July 14, 2004
When and how will SCOTUS get involved?
As noted before, there is no doubt the Supreme Court will have to speak on Blakely issues. But now the big questions are not only when, but also how the Supreme Court will get involved. Helpfully, this fantastic piece at the SCOTUS Blog provides an insightful account of some of the possibilities, challenges and opportunites presented by different routes for Supreme Court review. I completely agree with Lyle Denniston's analysis that, as they did in Mistretta, the High Court is more likely to take a case from a district court than one of the appeals already in front of them. Judge Cassell's Croxford case seems like a good candidate, though there is also Judge Goodwin's Shamblin case and many other viable possibilities now. One wonderful legal realist question is whether the Justices will care, when deciding which case to take, about the underlying crime or just about whether the case presents the legal issues cleanly. I always thought it was significant that the Court used the Rodney King case as its vehicle to issue a pro-defendant ruling about departures in Koon v. US. See generally 76 Notre Dame L. Rev. 21 (2000).
In any event, I am very disturbed by those parts of the SCOTUS blog report that suggest there is no excitement about this issue in the halls of the High Court. As of this writing, at least 15 circuit judges have said on the record, "Review this matters quickly, Supremes!" (Judges Posner and Easterbrook and all the active judges of the Second Circuit.) Meanwhile, the Sixth Circuit may now be a completely guidelines-free zone after the decision today in Montgomery. And the Senate Judiciary Committee, showing I think a lot of respect for how the judicial branch can handle these matters, seemed to conclude yesterday that it would stay out of the scrum so that the Supreme Court could get the first word on what Blakely means for the federal system. The Supreme Court needs to act and act quickly if only to justify the faith that I think is now being shown by Congress in the judiciary's ability to handle it own mess.
I am on record as saying to Congress that it should "Go Slow." Now let me be clear on the record that I think the message to the Supreme Court should be three words: "Go really fast!"
More later about the challenges facing the High Court whenever they take on this matter.
July 14, 2004 at 01:01 PM | Permalink
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I would like to see more, and more thoughtful and thorough, consideration of the issues by the Circuits before Supreme Court action. As a practitioner in the Second Circuit, I was deeply disappointed that some of the best judges in the country couldn't take a week or two and really consider the substance of what Blakely means. The Circuit's tendency to stay out of controversy was lamentable in this case.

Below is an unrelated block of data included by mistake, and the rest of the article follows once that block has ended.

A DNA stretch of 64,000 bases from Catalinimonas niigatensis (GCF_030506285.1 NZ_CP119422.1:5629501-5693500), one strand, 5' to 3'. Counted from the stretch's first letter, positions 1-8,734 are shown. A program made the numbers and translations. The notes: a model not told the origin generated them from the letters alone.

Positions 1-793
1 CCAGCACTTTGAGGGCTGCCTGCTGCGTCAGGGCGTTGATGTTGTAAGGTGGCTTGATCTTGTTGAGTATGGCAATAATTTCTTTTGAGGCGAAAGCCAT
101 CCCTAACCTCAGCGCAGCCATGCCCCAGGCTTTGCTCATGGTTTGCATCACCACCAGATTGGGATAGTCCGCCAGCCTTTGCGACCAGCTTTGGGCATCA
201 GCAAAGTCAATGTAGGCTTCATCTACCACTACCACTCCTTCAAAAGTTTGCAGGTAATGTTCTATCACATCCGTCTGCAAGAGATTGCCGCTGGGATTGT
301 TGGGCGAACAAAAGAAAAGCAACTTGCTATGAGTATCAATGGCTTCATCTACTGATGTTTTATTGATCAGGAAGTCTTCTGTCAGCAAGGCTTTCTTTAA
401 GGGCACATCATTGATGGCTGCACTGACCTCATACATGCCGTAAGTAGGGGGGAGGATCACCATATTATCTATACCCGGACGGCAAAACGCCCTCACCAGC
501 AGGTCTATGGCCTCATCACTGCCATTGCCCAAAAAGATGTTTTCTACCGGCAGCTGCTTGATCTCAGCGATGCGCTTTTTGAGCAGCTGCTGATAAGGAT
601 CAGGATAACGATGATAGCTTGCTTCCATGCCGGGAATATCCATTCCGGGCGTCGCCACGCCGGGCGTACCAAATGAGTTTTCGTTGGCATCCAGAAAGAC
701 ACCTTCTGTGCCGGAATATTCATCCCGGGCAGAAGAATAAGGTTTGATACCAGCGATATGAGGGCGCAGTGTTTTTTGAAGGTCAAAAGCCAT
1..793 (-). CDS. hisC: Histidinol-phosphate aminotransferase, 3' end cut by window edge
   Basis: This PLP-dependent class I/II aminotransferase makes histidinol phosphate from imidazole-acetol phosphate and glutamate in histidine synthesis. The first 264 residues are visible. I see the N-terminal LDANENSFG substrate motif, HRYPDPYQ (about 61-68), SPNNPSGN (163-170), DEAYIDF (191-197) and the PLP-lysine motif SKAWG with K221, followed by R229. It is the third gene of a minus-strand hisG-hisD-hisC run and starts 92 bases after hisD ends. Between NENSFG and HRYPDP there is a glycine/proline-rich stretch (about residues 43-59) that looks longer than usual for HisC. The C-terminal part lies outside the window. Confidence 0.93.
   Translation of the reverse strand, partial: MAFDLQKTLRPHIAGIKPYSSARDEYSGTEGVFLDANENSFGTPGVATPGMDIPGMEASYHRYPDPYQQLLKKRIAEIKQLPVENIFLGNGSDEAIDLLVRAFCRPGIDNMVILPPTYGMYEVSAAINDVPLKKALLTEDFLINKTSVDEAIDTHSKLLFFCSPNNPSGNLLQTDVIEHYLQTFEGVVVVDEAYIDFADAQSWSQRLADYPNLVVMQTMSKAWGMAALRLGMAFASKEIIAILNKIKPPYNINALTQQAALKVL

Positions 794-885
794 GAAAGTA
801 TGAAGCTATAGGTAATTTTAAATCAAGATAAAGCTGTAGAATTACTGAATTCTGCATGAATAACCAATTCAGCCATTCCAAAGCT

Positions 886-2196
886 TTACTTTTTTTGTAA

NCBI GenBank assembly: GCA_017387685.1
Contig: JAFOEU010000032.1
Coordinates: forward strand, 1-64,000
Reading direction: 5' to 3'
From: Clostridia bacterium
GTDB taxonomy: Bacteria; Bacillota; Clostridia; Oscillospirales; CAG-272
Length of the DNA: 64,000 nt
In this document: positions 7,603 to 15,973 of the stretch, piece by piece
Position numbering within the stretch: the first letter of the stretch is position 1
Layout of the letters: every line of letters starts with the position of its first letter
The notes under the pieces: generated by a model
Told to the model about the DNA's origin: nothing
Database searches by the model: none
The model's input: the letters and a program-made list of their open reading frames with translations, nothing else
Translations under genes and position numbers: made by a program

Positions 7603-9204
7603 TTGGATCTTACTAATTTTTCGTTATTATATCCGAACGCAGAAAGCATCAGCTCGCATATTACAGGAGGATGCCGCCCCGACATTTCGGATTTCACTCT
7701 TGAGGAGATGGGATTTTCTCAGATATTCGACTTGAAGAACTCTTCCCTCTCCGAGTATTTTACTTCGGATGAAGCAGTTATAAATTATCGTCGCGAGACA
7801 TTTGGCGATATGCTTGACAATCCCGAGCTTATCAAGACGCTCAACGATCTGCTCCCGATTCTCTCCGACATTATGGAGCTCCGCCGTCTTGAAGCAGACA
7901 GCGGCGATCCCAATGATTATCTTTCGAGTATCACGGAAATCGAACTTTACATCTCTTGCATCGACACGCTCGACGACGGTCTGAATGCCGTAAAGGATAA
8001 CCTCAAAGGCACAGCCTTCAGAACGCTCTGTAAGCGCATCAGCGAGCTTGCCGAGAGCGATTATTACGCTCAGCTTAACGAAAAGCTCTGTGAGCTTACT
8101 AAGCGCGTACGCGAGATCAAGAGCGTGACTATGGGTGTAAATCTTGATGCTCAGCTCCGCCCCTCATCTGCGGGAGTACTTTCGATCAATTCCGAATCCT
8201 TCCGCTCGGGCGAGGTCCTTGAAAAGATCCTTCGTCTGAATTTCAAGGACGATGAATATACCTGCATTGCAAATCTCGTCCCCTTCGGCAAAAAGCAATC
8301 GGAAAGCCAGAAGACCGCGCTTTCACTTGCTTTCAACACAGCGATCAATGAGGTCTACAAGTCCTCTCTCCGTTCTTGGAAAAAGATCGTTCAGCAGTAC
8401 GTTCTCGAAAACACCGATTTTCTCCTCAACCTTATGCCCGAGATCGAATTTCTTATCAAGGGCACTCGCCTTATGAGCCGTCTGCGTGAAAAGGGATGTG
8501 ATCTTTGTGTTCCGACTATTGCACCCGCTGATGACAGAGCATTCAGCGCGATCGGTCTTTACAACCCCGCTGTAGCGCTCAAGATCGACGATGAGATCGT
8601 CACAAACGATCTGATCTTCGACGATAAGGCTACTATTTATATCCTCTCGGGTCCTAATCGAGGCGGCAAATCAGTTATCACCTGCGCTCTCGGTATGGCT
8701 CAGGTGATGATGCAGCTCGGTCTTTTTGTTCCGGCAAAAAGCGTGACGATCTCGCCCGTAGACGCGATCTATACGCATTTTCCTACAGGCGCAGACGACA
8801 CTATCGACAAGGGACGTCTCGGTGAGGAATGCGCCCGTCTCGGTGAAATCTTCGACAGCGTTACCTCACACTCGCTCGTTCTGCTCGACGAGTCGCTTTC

I think that Judge Sessions was quite right in saying yesterday that there is no crisis, although there is certainly some confusion. The courts can muddle by, particularly after this initial phase is over. Once the government starts including sentencing elements in indictments, the guidelines can actually work in most significant respects. (DOJ's memos indicate the intent to charge even the bases for upward departures in the indictment.) The procedures will have to change, but the substance, or most of it, can endure until it becomes clear what changes are necessary.
Finally, this is an opportunity, not a catastrophe. There should be at least a moderate period of experimentation before anyone steps in to end it. I think the lower courts can handle the situation, and after some deliberation there, the Supreme Court should address the issue. A number of interesting proposals have been made to reconcile the guidelines with Blakely, and the experience of the next few months could inform the ultimate decision about which of them has the most merit.
Posted by: David in NY | Jul 14, 2004 3:56:56 PM
I don't have any strong sense of what the best vehicle might be for Supreme Court review (although I hope it would be one in which the severability question can be briefed and considered, in addition to the constitutional question(s)), or for how expeditiously the Court should act. I do think, however, that the ball is in the SG's court. The Court is very likely to consider whichever case, and whichever questions, Acting SG Clement and Deputy SG Dreeben request it to consider, particularly if the SG obtains acquiescence of the other party to whichever case it selects as the ideal vehicle.
Posted by: Marty Lederman | Jul 14, 2004 4:16:29 PM
Once the government starts including sentencing elements in indictments, the guidelines can actually work in most significant respects.
Posted by: Robe de Soirée 2013 | Dec 12, 2012 10:41:56 PM